‘There’s plenty for human need, but not for human greed.’
The ‘India’ section in my autobiography is quite extensive so I thought I might sneak bits in in instalments.
In my third age my life has come to be about four things: learning, helping, creating, and travel. I trained as a spiritual healer and worked as a healer at the Leeds Healing Centre for a while, until my reclusiveness kicked in as usual. I now practise as what I call an ‘energy therapist ‘with friends and family. I have also become a pen-friend with a man on Death Row in Alabama. I’m also learning about spirit via books and magazines and extending my experience of music and art through concerts, exhibitions, listening at home, and books. My creativity is writing these ‘Life and Soul’s and fiction, and continuing to paint and draw as well as my usual glass-painting to make candle-holders. To describe my efforts with guitar and djembe drum as ‘learning’ would be an overstatement. And I’m always looking for unusual subjects for photographs. As regards travel Anthea and I went to India for the first time for the month of January, 2010.
We travelled south from Thiruvananthapurum Airport to Bethsaida Ayurvedic Hermitage where we spent the first ten days acclimatising amid wonderful buffet food, where the European guests, including the obese Mrs Two-Dinners, fell on the many dishes like gannets at a pilchard party … meditation, yoga, Ayurvedic massage, and our first forays outside the Hermitage to buy fruit, juices, and postcards.
Next we hired a driver, Dass, a short, plump, smiley man with a young family, He drove us up to Kumaly in the hills for a two-night stay at the Wilderness Hotel with its monkeys from where we visited the Periyar Wildlife Sanctuary. Then he drove us to Allappuzah where we boarded our very own houseboat for a two-day cruise around the Backwaters. From there he drove us to Kochi (formerly Cochin) where we spent a couple of nights at the Old Courtyard Hotel and said Farewell and Good Luck to our friend, Dass. Next a driver took us to Abbi and Minny’s homestay – ‘Arakal’ – a group of traditional Kerala cottages in a coconut grove on the coast where we spent a week before returning to Kochi for one night before flying home.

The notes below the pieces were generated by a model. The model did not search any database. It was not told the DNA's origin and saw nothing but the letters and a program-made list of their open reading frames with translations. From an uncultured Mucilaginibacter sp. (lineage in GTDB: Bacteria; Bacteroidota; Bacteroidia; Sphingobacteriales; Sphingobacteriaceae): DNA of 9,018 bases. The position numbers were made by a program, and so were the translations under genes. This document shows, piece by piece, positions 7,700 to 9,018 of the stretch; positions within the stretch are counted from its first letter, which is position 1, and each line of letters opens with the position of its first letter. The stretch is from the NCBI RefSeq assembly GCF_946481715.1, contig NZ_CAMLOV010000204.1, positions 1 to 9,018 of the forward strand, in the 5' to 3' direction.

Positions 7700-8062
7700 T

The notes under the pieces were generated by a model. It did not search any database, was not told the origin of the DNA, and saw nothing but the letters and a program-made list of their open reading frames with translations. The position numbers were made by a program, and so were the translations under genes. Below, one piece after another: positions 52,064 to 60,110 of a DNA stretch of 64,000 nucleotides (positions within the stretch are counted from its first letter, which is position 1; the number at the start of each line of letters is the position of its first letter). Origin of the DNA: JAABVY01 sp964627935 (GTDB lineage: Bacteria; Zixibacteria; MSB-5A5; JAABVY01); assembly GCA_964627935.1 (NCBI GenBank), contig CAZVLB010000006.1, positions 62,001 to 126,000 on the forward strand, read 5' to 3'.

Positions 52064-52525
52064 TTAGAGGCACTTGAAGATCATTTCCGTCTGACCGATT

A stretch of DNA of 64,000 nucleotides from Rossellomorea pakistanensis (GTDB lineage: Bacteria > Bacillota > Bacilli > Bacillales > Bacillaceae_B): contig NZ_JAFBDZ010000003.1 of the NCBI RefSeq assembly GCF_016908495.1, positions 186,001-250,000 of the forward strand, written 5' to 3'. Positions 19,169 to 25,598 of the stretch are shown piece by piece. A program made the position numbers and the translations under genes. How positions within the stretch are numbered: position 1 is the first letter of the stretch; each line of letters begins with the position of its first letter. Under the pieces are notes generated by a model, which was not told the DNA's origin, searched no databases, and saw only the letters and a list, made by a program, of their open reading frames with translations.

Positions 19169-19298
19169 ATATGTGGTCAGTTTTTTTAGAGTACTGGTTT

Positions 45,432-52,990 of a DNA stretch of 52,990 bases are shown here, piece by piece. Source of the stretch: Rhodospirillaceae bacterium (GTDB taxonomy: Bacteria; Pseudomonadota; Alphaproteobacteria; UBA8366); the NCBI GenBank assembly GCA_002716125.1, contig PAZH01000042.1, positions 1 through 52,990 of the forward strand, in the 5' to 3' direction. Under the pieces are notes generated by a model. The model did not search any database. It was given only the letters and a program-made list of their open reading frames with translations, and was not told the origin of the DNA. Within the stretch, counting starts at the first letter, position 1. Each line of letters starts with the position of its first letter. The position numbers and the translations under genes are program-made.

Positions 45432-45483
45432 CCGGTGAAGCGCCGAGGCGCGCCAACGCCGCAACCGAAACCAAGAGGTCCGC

Outside Thiruvananthapurum Airport the scent of vanilla and an unidentifiable flower. The number of people waiting outside the airport reminded me of ‘Sixties scenes of the Beatles arriving, and the crowds milling beyond resembled those outside a major football ground twenty minutes before kick-off.
An early surprise was that the taxi for the 35 mile drive south was a humble, clattery vehicle from the 1950’s. The A road soon became a B road, lined like anglers beside a river by visibly poor people and their ramshackle shanties with roofs of loosely slung corrugated iron or vast banana leaves. The people were minimally dressed and skinny and stared out of hollow eyes. There were lots of shanty shops, often with many tresses of hanging bananas. An odd sight here and there were skyscrapers growing out of jungle.
Bethsaida Ayurvedic Hermitage was ornate with tropical flowers, trees, and shrubs, with winding paths around the cloistered low-slung buildings. Waiting for dinner as seven o’clock approached we calculated that including the stopover at Dubai we’d been awake for 31 hours. The Reception staff, who I christened the Vestal Virgins, were friendly, helpful, and beautiful with the wide-apart eyes, cheekbones, and heart-shaped faces so typical of the Tamils. One taught me that ‘Hello’ was Hello, and ‘Thank you’ was nanni, which was to cause hilarity whenever I tried it. I learned that 100 rupees was £1.50 and that a 10 rupee note was a reasonable sum to give to beggars, which I did at every opportunity.